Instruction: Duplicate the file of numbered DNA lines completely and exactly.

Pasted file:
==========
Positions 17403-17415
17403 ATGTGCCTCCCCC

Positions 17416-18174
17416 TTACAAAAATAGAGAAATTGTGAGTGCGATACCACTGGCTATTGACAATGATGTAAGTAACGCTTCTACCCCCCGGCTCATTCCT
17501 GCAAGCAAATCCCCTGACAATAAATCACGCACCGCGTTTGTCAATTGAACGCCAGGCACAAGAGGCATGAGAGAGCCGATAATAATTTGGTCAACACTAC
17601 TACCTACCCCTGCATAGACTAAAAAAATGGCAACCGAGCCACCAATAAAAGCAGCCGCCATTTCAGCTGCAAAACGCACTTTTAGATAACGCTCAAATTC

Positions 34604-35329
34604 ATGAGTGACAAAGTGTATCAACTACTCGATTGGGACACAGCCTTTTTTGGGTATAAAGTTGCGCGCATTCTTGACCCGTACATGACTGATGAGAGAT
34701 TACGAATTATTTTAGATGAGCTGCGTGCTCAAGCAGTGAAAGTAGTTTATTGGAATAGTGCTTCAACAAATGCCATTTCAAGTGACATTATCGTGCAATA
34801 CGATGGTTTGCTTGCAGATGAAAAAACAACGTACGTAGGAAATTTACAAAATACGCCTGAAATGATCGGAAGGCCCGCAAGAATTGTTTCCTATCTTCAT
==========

Positions 17403-17415
17403 ATGTGCCTCCCCC

Positions 17416-18174
17416 TTACAAAAATAGAGAAATTGTGAGTGCGATACCACTGGCTATTGACAATGATGTAAGTAACGCTTCTACCCCCCGGCTCATTCCT
17501 GCAAGCAAATCCCCTGACAATAAATCACGCACCGCGTTTGTCAATTGAACGCCAGGCACAAGAGGCATGAGAGAGCCGATAATAATTTGGTCAACACTAC
17601 TACCTACCCCTGCATAGACTAAAAAAATGGCAACCGAGCCACCAATAAAAGCAGCCGCCATTTCAGCTGCAAAACGCACTTTTAGATAACGCTCAAATTC

Positions 34604-35329
34604 ATGAGTGACAAAGTGTATCAACTACTCGATTGGGACACAGCCTTTTTTGGGTATAAAGTTGCGCGCATTCTTGACCCGTACATGACTGATGAGAGAT
34701 TACGAATTATTTTAGATGAGCTGCGTGCTCAAGCAGTGAAAGTAGTTTATTGGAATAGTGCTTCAACAAATGCCATTTCAAGTGACATTATCGTGCAATA
34801 CGATGGTTTGCTTGCAGATGAAAAAACAACGTACGTAGGAAATTTACAAAATACGCCTGAAATGATCGGAAGGCCCGCAAGAATTGTTTCCTATCTTCAT